Comparative Example 6

A PET nonwoven fabric P2 having an average fiber diameter of 4.1 μm, a weight per unit area of 60 g/m2 and a specific surface area of 0.65 m2/g was used as a prefilter, and the PET nonwoven fabric B3 having an average fiber diameter of 0.9 μm, a weight per unit area of 40 g/m2 and a specific surface area of 2.0 m2/g was used as the filter material B. The column described above was packed with 8.0 mg of the prefilter P2 and 58.5 mg of the filter material B3 in layers so that the prefilter P2 was disposed upstream of the filter material B3. The filtration performance of the filter was evaluated in the same manner as in Example 1. The filtration time and the leukocyte removal performance in ambient temperature filtration were respectively 47.3 minutes and 3.5, and the filtration time and the leukocyte removal performance in cold filtration were respectively 184.7 minutes and 4.5.

Example 8

The PET nonwoven fabric P1 having an average fiber diameter of 12 μm, a weight per unit area of 30 g/m2 and a specific surface area of 0.24 m2/g was used as a prefilter. The PET nonwoven fabric A2 having an average fiber diameter of 2.5 μm, a weight per unit area of 60 g/m2 and a specific surface area of 0.8 m2/g was used as the filter material A. The PET nonwoven fabric C1 having an average fiber diameter of 1.8 μm, a weight per unit area of 60 g/m2 and a specific surface area of 1.1 m2/g was used as the filter material C. The PET nonwoven fabric B3 having an average fiber diameter of 1.1 μm, a weight per unit area of 40 g/m2 and a specific surface area of 1.6 m2/g was used as the filter material B. The filter materials were layered in the order of P1-A2-C1-B3 from the upstream side. A filter material C1′ formed of the same material as the filter material C1, a filter material A2′ formed of the same material as the filter material A2 and a filter material P1′ formed of the same material as the filter material P1 were further layered toward the downstream side to prepare a filter material having a symmetric structure (P1-A2-C1-B3-C1′-A2′-P1′) as a whole. The filter material was sandwiched by a flexible vinyl chloride resin sheet(s) having a port(s) for a blood inlet or a blood outlet, and the end portions of the filter material and the flexible sheet were integrally welded using a high-frequency welding machine to prepare a leukocyte removal filter with an effective filtration area of 56 cm2 having a cross-sectional structure shown in FIG. 2. The average fiber diameter of the filter material B3 was 44.0% of the average fiber diameter of the filter material A2, and the weight of the filter material A2 in the effective filtration portion was 6.8% of the weight of the filter material B3. The filtration performance was evaluated according to the following method. The filtration time and the leukocyte removal performance in ambient temperature filtration were respectively 13 minutes and 4.0, and the filtration time and the leukocyte removal performance in cold filtration were respectively 25 minutes and 4.5. The details and the filtration performance evaluation results of the filters of Example 8 and Comparative Example 7 are summarized in Table 2.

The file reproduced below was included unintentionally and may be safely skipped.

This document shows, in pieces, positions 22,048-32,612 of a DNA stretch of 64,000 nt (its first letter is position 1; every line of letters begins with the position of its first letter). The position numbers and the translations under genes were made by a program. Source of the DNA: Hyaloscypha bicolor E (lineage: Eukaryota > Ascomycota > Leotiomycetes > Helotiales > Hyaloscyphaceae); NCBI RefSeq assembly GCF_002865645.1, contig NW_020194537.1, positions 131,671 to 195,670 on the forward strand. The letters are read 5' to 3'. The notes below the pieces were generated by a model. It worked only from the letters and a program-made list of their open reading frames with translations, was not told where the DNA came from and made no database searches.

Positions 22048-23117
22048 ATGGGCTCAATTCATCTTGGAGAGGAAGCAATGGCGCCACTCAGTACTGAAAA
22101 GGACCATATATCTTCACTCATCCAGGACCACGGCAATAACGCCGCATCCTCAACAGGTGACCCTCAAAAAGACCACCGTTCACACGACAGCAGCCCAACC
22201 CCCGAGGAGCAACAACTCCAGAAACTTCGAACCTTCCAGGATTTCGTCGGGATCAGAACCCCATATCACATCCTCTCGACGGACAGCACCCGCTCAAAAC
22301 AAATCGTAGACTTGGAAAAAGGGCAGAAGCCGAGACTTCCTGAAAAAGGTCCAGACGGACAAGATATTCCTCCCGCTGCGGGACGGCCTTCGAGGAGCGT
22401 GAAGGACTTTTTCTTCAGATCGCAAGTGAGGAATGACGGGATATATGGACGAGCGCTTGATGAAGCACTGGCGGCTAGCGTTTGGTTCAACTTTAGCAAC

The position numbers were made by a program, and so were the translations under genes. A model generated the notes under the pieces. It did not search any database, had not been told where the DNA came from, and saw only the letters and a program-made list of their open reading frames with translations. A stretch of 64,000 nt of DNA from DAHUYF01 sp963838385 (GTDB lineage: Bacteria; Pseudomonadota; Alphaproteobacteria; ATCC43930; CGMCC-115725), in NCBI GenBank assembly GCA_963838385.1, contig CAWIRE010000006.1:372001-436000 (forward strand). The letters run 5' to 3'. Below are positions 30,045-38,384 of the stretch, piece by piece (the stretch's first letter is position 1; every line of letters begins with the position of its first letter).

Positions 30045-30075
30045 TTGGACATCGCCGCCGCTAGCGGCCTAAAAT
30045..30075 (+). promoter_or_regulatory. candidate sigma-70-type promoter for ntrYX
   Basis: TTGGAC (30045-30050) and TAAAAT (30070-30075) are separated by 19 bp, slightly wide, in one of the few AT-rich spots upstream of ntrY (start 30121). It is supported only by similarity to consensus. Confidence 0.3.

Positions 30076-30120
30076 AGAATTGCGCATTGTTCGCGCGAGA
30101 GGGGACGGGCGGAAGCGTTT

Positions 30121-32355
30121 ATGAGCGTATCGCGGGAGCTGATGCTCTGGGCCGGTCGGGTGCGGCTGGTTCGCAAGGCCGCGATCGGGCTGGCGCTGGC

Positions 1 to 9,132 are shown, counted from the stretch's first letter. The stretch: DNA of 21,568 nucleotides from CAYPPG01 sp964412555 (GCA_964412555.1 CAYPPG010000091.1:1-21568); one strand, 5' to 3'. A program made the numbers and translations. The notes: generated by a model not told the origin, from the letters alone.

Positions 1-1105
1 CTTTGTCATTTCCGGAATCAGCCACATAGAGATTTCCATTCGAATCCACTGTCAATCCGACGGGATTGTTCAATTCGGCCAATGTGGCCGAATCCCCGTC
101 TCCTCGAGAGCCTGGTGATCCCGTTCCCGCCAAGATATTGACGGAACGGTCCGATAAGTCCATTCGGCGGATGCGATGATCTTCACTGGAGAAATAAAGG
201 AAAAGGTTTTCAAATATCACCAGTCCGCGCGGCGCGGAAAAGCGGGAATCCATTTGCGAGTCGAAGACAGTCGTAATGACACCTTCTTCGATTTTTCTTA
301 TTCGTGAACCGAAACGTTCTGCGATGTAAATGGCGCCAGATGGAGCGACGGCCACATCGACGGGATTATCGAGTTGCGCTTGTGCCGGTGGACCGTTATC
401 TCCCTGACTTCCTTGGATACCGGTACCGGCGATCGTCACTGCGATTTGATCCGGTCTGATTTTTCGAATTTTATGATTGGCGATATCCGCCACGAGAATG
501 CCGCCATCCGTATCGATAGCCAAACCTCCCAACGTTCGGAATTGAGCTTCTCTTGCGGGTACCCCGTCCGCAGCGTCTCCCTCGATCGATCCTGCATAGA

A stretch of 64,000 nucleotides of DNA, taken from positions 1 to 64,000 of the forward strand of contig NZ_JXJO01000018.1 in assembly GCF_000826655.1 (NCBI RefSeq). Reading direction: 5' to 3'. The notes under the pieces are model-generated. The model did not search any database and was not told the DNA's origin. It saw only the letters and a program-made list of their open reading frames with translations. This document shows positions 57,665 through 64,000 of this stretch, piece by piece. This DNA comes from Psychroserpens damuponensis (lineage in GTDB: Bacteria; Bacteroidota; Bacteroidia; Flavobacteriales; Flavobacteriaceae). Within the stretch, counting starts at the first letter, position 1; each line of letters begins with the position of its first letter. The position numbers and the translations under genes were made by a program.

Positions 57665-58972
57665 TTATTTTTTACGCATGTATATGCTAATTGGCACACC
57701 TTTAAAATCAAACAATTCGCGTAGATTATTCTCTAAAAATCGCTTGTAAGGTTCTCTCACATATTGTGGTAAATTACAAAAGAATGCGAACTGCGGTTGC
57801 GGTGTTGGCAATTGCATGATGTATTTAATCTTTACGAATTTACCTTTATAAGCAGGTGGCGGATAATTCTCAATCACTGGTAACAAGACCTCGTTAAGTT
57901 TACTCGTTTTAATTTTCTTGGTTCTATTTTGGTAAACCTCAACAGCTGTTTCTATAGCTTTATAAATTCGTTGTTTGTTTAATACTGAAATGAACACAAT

(Filtration Performance Evaluation)